We are here to encourage the development of gifted young singers and to stimulate the growth of New York City's invaluable chamber opera companies. But we will not neglect the Metropolitan Opera either. Get ready for bouquets and brickbats.

Saturday, March 9, 2024



Meghan Kasanders

Thanks to Carnegie Hall Citywide, New Yorkers were treated to another lovely vocal recital at St. Paul and St. Andrew United Methodist Church on the Upper West Side. Our only complaint was that it ended too soon. It left us wanting more.

We love what we do to support young singers in New York City, following them through their conservatory years and getting a thrill witnessing their respective stars on the rise. This is far easier when they remain in the area but most of them wind up leaving for Europe which seems to offer more opportunities, or they sing with companies in other cities, or join young artist programs.

And so it happened that our numerous reviews of dramatic soprano Meghan Kasanders are all from 5 to 7 years ago.  Although we missed witnessing the gradual evolution of her artistry, we got plenty of satisfaction from re-reading those reviews (available by typing her name in the search bar) and observing that we recognized her talent even when she was an undergraduate at Juilliard.

This gifted artist has taken everything she learned at Juilliard and all her experience winning awards and prizes, and added them to her naturally ebullient and engaging personality in order to craft an exciting career. Yesterday's recital was a fine taste, but we crave the entire vocal banquet of which she is more than capable of serving.

She opened her program with Sieben frühe Lieder by the early 20th c. composer Alban Berg. These seven songs are nowhere near as accessible as those of the 19th c. composers of art song. The harmonies are strange to an ear accustomed to those of the 19th c. and the melodies wander. With this in mind, we were impressed by the way Ms. Kasanders conveyed the mood. There is one song that always stands out for us--"Die Nachtigall" ;  we like the text by 19th c. poet Theodor Storm so much that we enjoy reading it aloud to appreciate the rhyming scheme and the iambic rhythm. Perhaps that is what inspired Berg to write a melody that remains in one's memory.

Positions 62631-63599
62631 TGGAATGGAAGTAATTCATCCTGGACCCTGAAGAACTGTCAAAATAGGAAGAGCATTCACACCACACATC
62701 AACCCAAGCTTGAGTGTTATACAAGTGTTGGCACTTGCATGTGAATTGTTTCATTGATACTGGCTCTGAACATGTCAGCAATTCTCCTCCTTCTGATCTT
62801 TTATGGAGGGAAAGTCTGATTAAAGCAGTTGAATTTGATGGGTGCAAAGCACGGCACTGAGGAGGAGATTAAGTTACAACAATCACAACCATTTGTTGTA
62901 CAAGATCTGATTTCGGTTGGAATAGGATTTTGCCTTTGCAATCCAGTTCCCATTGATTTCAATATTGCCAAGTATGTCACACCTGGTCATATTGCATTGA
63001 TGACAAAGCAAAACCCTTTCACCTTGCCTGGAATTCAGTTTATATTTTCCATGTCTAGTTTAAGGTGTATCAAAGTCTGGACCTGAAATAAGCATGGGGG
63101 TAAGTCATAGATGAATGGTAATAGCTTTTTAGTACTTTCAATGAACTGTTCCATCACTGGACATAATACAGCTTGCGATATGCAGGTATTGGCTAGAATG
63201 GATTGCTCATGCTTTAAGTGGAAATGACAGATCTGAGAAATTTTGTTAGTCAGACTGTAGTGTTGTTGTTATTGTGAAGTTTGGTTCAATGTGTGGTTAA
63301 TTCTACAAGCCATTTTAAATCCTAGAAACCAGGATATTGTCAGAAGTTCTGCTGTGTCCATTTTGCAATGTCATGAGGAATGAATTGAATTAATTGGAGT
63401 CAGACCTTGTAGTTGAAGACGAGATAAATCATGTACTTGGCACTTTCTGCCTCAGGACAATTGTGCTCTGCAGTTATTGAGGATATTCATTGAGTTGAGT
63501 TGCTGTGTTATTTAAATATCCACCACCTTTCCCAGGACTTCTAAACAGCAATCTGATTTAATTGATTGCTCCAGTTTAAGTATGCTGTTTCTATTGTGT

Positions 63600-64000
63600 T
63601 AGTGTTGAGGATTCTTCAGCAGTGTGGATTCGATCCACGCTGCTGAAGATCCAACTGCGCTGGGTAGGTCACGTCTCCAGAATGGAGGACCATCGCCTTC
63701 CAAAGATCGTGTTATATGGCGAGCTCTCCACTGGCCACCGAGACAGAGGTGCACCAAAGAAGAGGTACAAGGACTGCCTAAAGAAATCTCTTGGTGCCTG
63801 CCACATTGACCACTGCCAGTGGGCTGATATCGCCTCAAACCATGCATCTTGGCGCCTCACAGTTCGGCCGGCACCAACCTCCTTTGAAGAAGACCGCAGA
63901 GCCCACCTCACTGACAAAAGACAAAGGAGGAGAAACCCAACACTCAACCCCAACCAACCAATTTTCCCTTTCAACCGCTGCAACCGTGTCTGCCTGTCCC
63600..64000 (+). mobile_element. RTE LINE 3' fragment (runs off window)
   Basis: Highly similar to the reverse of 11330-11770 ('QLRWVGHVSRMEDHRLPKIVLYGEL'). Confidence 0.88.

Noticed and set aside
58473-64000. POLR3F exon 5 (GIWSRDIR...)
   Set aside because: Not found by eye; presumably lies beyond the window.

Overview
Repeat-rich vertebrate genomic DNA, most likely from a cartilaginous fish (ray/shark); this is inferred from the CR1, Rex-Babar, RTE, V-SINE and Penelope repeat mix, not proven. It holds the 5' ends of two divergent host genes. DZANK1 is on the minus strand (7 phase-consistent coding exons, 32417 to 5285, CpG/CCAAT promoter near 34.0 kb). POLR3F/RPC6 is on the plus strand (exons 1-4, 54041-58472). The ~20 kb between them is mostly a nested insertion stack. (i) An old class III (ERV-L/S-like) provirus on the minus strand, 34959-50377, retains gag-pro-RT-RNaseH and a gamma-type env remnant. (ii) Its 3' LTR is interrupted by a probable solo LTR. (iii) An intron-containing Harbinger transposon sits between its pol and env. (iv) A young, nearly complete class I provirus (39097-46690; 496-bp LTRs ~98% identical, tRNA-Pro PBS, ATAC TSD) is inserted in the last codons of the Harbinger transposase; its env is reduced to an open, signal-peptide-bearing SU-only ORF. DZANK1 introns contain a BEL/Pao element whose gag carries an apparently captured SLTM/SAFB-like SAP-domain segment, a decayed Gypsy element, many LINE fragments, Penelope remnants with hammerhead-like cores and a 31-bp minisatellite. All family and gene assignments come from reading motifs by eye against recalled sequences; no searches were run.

Nonetheless, we found much more to cherish in the set of songs by Sergei Rachmaninoff. We got the feeling that the artist really enjoys singing them. There is considerable variety which permitted dramatic interpretation-- from the frisky "The Ratcatcher" to the mournful. "Sing not to me, beautiful maiden", to the ecstatic and timely "Spring Waters". Our companion, who is fluent in Russian, granted a seal of approval.

The program ended with a humorous curiosity that struck a chord with every woman in the audience and gave the artist an opportunity to show off her comedic skills. We are not familiar with the composer Richard Pearson Thomas. who seems to have used as his text some Yelp ratings of hairstylists. He entitled the work Hair Emergency

The work encompasses five songs, each one relating the experience of the writer,  but with music adding another layer, that of emotion.  It was difficult to tell who was having more fun, Ms. Kasanders or the audience. We love to see an artist let go and immerse herself in storytelling; the overall impact was that of a woman telling a friend about her (mis)adventures at a hair salon. The facial expressions and gestures came across as spontaneous; however we suspect it involved a great deal of experimentation and coaching to achieve.

We have yet to say anything about the artist's vocal technique. When the technique is perfect, we get to focus on interpretation and connection. The singer becomes a conduit through which the audience can connect with the music and the text.When one is served a five-star meal, one doesn't think about whisking and tempering and searing!  

We can, however, say that Ms. Kasanders possesses an ample voice, one with pleasing tone and lots of overtones that filled the sanctuary of the performance space. We could definitely see her in Verdi roles and we think she'd make a fine Sieglinde, which just so happens to be our favorite character in Wagner's The Ring Cycle.

At the risk of repeating ourself, it is quite a thrill to hear an artist achieving the potential that was recognized years ago!  We are still smiling.

Collaborative pianist for the recital was Dror Baitel, also a graduate of Juilliard (Doctoral Program) who will probably be familiar to those of you who love Broadway shows.

© meche kroop

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